For any corporate loners out there, that’s a telling phrase. Ingargiola continues: “Blockchain is about much more than just cost savings, it’s going to power whole new ways of doing business and it has the potential to power all together new levels of collaboration and openness as well as accelerate many processes. Wall Street should look to embrace ambitious ground-up recreations of existing business models that bring benefits to all participants.” You may detect a degree of enthusiasm here. Given the overall direction that this article has taken, it seems appropriate to give the last word to Mr Ingargiola.

What should you do at your next conference? “Take a look around and realize there is a reason why the very senior people from every major firm you can think of are sitting next to you. Don’t get left behind, make a contribution to this movement and help advance the state of the art.”

Got that?




News just in from the Korean Stock Exchange, which has launched the Korean Startup Market (KSM) to enable OTC trading in the equity shares of startup companies. The aim is to support the funding of “promising” startups, and to facilitate M&A activity. Kim Seon-il, head of South Korea’s Center for Creative Economy and Innovation, says: “The KSM will serve as a springboard for startups to be listed on stock exchanges such as KONEX [for SMEs] and KOSDAQ [South Korea’s equivalent of NASDAQ].”

Supporting the launch of the KSM is Korean blockchain startup Blocko Inc., which contributed its Blockchain technology for document and identity authentication via Coinstack, its proprietary blockchain-as-a-service (or if you prefer, the company also uses the phrase “backend-as-a-service”) development platform. Coinstack may be accessed via the Cloud, or implemented directly on site.



Bangalore-based Unocoin has launched a mobile app, for both iOS and Android devices, that gives customers 24/7 access to real-time Bitcoin market prices and instantaneous trading. Abhinand Kaseti, co-founder and CMO of Unocoin, says: “There are more than 1 billion Indians who use mobile phones. More than 300 million use their phones regularly for accessing the internet. This trend is expected to go up by 56% per year.”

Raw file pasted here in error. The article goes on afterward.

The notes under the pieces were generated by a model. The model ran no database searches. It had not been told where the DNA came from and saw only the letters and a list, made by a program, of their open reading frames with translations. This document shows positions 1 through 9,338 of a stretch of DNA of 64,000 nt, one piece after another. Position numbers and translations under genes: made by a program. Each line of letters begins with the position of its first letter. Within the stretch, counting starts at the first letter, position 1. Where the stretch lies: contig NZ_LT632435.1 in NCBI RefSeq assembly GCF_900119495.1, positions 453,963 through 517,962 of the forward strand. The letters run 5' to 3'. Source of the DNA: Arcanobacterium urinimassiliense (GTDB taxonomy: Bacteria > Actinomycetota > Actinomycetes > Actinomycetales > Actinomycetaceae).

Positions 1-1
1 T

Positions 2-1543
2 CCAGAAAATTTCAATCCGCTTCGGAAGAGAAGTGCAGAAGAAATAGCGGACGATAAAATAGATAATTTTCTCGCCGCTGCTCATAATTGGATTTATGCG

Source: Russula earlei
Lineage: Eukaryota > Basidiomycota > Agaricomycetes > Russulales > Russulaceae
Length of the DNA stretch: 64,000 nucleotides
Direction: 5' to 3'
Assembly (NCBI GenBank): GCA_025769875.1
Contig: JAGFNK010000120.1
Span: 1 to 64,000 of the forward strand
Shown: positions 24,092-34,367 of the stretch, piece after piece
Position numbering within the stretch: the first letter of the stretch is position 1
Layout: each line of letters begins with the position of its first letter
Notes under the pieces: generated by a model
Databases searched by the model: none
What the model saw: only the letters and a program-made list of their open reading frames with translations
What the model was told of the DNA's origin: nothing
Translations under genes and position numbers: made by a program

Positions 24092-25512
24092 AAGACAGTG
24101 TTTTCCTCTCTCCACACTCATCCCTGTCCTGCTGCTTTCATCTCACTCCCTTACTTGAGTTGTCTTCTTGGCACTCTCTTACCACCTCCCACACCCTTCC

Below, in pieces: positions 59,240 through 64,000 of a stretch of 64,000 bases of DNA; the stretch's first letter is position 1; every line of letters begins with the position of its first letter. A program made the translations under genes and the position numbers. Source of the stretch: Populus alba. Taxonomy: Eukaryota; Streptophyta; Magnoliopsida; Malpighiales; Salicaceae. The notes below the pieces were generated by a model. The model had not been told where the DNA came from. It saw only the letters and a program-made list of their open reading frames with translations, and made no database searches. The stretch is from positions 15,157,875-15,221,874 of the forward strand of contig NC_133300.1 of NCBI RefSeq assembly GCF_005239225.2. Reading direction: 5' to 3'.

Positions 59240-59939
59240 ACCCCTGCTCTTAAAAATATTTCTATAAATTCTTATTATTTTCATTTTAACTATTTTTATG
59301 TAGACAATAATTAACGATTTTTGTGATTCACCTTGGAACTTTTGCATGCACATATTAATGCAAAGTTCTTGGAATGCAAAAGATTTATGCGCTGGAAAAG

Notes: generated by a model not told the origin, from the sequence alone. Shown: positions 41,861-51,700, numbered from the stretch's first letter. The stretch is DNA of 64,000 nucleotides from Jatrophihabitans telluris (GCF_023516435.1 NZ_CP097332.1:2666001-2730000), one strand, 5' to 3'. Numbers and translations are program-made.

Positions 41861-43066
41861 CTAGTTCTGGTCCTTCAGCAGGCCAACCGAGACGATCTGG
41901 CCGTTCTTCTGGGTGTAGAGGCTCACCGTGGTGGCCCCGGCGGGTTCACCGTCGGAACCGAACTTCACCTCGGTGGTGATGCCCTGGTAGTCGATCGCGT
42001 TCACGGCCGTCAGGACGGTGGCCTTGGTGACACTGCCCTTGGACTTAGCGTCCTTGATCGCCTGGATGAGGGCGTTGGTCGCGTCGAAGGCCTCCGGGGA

The app pairs BTC/INR. Its dashboard displays the user’s BTC wallet, with the option to send and request Bitcoin, and INR wallet, with the option to add and withdraw Indian Rupees. The dashboard also features a 24-hour price graph among other features. Kaseti cites the Indian government’s recent decision to demonetise Rs.500 and Rs.1,000 notes as another factor driving Bitcoin adoption in India.



Tokyo-based Mitsui Sumitomo Insurance is planning an insurance policy to protect Bitcoin exchanges and their customers. Coverage from 10 million to 1 billion yen will be offered against losses due to cyberattacks and other unauthorized access, as well as “mistakes and impropriety by employees”. Monthly transactions at Japan’s bitFlyer exchange now exceed 100 billion yen; Japanese research firm Seed Planning predicts (in August 2016) that total Bitcoin transactions at exchanges that accept orders denominated in Japanese yen will quadruple between 2016 and 2017.



Deutsche Bundesbank and Deutsche Börse have announced a joint “conceptual study” into the viability of blockchain technology for financial transactions. First stage in the study was the development of a functional prototype for the blockchain technology-based settlement of securities. This is “designed to provide the technical functionality for the settlement of securities in delivery-versus-payment mode for centrally issued digital coins, as well as the pure transfer of either digital coins or digital securities alone”.

The prototype is also capable of settling basic corporate actions such as coupon payments on securities and the redemption of maturing securities. It will be developed further “over the next few months” (from the end-November 2016 announcement) and then used “to analyse the technical performance and the scalability of this kind of blockchain-based application”. Carsten Kengeter, CEO, Deutsche Börse AG, says: “Along with the Deutsche Bundesbank we are innovatively and creatively addressing potentially radical technological opportunities for the financial sector. We will continue to do our utmost to leverage blockchain’s efficiency potential and to better understand and minimise the associated risks of this technology.”